A Shumakolowa Native Arts exclusive! This unique caf√©-style ceramic mug is a replica of a single beautiful clay pot handcrafted by contemporary Acoma artist Frederica Antonio. Antonio specializes in fine hand-painted pots and wedding vases with eye-dazzling geometric designs, which she applies with her own homemade brushes crafted from yucca stems. While the original clay piece is already at home in a permanent collection in Albuquerque, this replica is a great gift idea and a meaningful way to bring traditional Pueblo pottery designs into your everyday life.
Collect all five designs, available exclusively at Shumakolowa Native Arts!
- Collectible tall cafe style mug
- Original designs by artist Frederica Antonio (Acoma Pueblo)
- Cup measurements: 6"" H x 4-1/2 L x 3-1/4 W
- 18 oz
- This Item is Not Dishwasher or Microwave safe
The mugs are designed by Pueblo artists from New Mexico, and printed in the USA on imported ceramics.
About the Artist
Frederica Antonio was born in 1968 in Acoma Pueblo. She was inspired to continue the long family pottery tradition by her mother-in-law, Mildred Antonio. Frederica developed an interest in pottery-making while observing Mildred hand-coil and paint her own work.When she began making her own pottery at the age of 18, Mildred taught Frederica the fundamentals.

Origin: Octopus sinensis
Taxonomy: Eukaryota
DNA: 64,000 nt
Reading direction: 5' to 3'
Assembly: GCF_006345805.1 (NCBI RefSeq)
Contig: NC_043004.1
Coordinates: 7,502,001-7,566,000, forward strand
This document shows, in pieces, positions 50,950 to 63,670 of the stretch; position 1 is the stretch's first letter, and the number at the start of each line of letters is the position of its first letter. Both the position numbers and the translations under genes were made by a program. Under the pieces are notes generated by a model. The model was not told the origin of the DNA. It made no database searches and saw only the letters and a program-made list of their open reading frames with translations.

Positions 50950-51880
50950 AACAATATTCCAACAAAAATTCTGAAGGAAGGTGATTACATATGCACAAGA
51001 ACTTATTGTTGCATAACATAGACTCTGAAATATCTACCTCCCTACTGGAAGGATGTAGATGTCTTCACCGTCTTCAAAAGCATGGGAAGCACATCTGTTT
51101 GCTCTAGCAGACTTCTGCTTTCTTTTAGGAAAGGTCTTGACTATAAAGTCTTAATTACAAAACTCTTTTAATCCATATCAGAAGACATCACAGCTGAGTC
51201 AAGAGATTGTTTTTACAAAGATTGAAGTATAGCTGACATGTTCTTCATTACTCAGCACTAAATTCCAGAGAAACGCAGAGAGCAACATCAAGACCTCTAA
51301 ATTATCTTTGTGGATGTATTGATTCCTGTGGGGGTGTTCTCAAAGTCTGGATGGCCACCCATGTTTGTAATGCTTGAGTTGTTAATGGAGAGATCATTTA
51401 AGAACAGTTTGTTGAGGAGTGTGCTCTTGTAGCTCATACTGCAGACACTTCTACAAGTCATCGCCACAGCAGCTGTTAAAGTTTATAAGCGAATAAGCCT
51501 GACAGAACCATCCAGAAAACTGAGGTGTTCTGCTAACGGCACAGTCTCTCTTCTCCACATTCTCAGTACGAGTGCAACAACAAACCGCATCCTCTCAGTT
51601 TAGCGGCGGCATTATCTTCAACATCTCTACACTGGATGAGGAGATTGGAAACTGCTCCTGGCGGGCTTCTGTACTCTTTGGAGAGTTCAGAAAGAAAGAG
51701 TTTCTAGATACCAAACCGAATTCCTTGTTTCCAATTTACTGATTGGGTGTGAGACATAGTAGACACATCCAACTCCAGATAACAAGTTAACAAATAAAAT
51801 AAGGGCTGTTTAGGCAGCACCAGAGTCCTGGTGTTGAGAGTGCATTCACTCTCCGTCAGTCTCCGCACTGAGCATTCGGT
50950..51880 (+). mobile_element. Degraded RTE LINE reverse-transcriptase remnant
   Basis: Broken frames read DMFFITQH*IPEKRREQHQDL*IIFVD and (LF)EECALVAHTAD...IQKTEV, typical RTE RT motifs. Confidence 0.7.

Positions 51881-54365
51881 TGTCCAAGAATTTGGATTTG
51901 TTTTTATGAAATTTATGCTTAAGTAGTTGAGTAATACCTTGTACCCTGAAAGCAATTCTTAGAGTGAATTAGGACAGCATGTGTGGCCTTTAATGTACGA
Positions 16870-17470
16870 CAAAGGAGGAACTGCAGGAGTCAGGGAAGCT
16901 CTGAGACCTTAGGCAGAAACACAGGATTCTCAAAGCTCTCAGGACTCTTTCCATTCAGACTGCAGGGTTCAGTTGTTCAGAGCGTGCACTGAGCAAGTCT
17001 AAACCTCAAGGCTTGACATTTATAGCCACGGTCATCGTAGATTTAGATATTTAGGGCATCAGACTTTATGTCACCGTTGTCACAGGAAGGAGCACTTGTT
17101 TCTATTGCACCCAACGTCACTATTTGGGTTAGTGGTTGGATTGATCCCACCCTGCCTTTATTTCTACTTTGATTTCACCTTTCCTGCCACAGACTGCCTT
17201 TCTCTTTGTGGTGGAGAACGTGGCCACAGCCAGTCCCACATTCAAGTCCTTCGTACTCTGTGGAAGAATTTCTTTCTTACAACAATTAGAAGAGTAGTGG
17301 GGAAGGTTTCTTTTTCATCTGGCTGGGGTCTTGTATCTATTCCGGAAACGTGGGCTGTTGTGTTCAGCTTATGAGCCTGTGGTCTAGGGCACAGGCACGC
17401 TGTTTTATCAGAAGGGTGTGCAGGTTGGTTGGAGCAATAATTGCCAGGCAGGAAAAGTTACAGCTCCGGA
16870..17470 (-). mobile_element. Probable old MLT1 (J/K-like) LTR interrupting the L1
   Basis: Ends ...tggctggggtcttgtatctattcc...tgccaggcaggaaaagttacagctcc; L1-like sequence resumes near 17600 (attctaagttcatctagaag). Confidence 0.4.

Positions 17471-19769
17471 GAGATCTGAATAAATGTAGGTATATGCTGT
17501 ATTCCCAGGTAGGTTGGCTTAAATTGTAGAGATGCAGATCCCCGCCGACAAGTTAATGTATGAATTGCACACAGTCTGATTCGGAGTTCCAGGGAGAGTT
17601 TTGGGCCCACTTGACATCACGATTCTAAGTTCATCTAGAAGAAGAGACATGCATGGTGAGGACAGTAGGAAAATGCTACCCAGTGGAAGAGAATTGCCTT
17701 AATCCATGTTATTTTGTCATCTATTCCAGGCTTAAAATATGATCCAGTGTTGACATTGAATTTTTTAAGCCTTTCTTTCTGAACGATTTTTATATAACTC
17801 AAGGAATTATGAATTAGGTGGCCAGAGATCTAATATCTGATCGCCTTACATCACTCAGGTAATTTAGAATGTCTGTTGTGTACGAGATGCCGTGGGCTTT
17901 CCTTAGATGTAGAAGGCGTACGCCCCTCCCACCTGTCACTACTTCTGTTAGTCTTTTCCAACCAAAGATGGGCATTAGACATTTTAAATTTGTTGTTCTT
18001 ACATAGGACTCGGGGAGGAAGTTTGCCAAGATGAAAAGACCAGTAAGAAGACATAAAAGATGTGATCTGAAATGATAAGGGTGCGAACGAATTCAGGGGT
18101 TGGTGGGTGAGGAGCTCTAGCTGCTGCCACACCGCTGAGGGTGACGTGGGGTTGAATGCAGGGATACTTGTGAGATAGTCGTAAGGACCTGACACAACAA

Frederica now specializes in contemporary hand-coiled pottery with intricate hand-painted designs. Every piece is hand-coiled in a distinct form, rendering each one unique. For painting, she fashions her own brushes from the stems of a yucca plant and uses various colors to give designs a unique three-dimensional effect.
The most celebrated and recognized art form of the Pueblo Indians of New Mexico is pottery. Pueblo pottery is known around the world for its remarkable beauty and craftsmanship. It has been made in much the same way for over a thousand years, with every step of creation completed by hand.
Pueblo potters do not use a wheel, but construct pots using the traditional horizontal coil method, or freely forming the shape. After the pot is formed, the artist polishes the piece with a natural polishing stone, such as a river stone, then paints it with a vegetal, mineral, or commercial slip. Finally, the pot is fired in an outdoor fire or kiln using manure or wood as fuel.
Santa Clara, San Ildefonso, Jemez, and Acoma Pueblos have distinctive pottery styles that are especially prized by collectors, but accomplished potters are working in all Pueblos.
Today, Pueblo pottery is an exciting and dynamic form, with many artists pairing traditional techniques with innovative and stylized designs. Those potters who continue to create pots using traditional methods possess an extraordinary level of skill, and their pots are highly valuable works of fine art that will be enjoyed for generations to come.Read our Native American Pottery Collector's Guide.